To fully understand the electoral mechanism of this country, we must first understand what American voters are.
The electors, or presidential electors, have the task of representing American citizens within the electoral college. This, in turn, has the task of voting for one of the candidates for the role of US president.
Each state is entitled to a varying number of electors, which is based on its population. The minimum number is generally 2 electors per state. The states with the highest number of electors are, however, California (currently 55) and Texas (currently 38).
The presidential candidate with the most votes in a state gets all of that state’s electors. Maine and Nebraska are, however, exceptions. The election of the electors takes place here, in fact, with the proportional method.
According to the American electoral system, there are 538 electors. These are divided into:
- 100 Senators;
- 435 Deputies;
- 3 electors to represent the District of Columbia.
The US electoral college
Once the presidential election determines who America’s electors are, they form the electoral college. Only at this point is it possible to determine the name of the new American president and his vice president.
Voters are asked to vote for one of the presidential candidates at their state capitol. Legally, they are not obligated to vote for a specific candidate.
Normally, however, they vote for the candidate they publicly supported and who won the seats in their state. In American history, in fact, there have been very few cases of faithless electors.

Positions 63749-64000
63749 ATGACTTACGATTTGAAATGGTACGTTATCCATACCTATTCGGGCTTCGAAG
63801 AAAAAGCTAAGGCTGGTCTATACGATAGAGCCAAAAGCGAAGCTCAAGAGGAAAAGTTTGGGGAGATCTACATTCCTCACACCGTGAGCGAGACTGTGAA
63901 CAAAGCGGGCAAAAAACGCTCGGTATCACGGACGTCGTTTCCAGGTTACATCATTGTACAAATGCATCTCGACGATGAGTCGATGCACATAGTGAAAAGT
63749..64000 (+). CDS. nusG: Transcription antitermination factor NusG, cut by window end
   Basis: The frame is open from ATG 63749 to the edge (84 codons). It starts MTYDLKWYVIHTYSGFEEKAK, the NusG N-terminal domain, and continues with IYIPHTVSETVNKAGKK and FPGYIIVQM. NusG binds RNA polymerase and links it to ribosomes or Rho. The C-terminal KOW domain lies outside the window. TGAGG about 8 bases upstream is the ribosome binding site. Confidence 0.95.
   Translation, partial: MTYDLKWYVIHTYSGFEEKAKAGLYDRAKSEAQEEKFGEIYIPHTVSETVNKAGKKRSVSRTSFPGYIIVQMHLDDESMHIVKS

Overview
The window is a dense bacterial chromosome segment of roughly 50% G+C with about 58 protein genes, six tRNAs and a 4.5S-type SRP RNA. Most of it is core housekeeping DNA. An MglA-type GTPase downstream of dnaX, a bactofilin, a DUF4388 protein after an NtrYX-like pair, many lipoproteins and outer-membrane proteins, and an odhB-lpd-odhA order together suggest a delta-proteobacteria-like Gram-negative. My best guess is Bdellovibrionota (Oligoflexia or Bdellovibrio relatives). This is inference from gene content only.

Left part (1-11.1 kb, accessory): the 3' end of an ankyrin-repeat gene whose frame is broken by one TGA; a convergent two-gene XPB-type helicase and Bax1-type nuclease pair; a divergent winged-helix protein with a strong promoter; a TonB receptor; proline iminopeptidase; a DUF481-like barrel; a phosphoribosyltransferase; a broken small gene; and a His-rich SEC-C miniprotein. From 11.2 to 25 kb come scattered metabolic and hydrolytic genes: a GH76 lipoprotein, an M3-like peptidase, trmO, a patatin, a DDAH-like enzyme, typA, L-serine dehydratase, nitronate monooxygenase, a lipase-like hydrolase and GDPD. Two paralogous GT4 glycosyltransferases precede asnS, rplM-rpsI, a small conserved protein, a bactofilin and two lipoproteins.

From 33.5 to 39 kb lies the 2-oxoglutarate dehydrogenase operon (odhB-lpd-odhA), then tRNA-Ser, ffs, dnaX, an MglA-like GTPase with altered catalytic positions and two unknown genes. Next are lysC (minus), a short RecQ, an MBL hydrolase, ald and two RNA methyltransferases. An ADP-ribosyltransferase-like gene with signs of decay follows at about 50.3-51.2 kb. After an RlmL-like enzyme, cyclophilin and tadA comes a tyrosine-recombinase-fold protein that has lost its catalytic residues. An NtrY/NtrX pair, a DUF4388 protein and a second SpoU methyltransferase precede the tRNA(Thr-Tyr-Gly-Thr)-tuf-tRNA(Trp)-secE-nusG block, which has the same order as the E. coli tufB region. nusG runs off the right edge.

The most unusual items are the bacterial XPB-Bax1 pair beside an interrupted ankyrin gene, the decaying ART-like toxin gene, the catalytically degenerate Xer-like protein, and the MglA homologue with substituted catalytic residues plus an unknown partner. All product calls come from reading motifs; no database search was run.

American voters vote by secret ballot. The presidential candidate who receives at least 270 votes wins. The same criterion also applies to the choice of vice president. Once voting is complete, Congress is tasked with tabulating the votes.
American election date
The U.S. Constitution determines when presidential elections take place and the electoral college.
- Primary elections: Generally begin with the Iowa Caucus between early January and early February of each leap year. They last 5 months and usually end in June;
- Presidential elections: regarding US elections, when you vote is defined by the constitution. This provides that Presidential Election Day will be held on the Tuesday following the first Monday in November. This prevents Election Day from falling on November 1st, as this is a public holiday. Presidential elections are held every 4 years, always in leap years;
- Constituency: electors cast their votes on the first Monday following the first Wednesday of December. Congress tabulates votes the first week of January;
- Inauguration of the presidency: the new presidency begins on January 20 following the elections.
The American electoral system: indirect democracy
As we have seen, the United States electoral system is quite complex. Its roots go back to the foundation of the country and its democracy. In this system, American citizens do not vote directly for a presidential candidate.
In fact, the electors will have the final say on the election of the president of the USA. This system aims to ensure representation also for citizens of smaller states and rural areas. Today, however, it is the subject of scrutiny and controversy.
Understanding how the American electoral system works is essential not only for US citizens. In fact, everyone can benefit from understanding the mechanism that elects the most influential political figures in the world.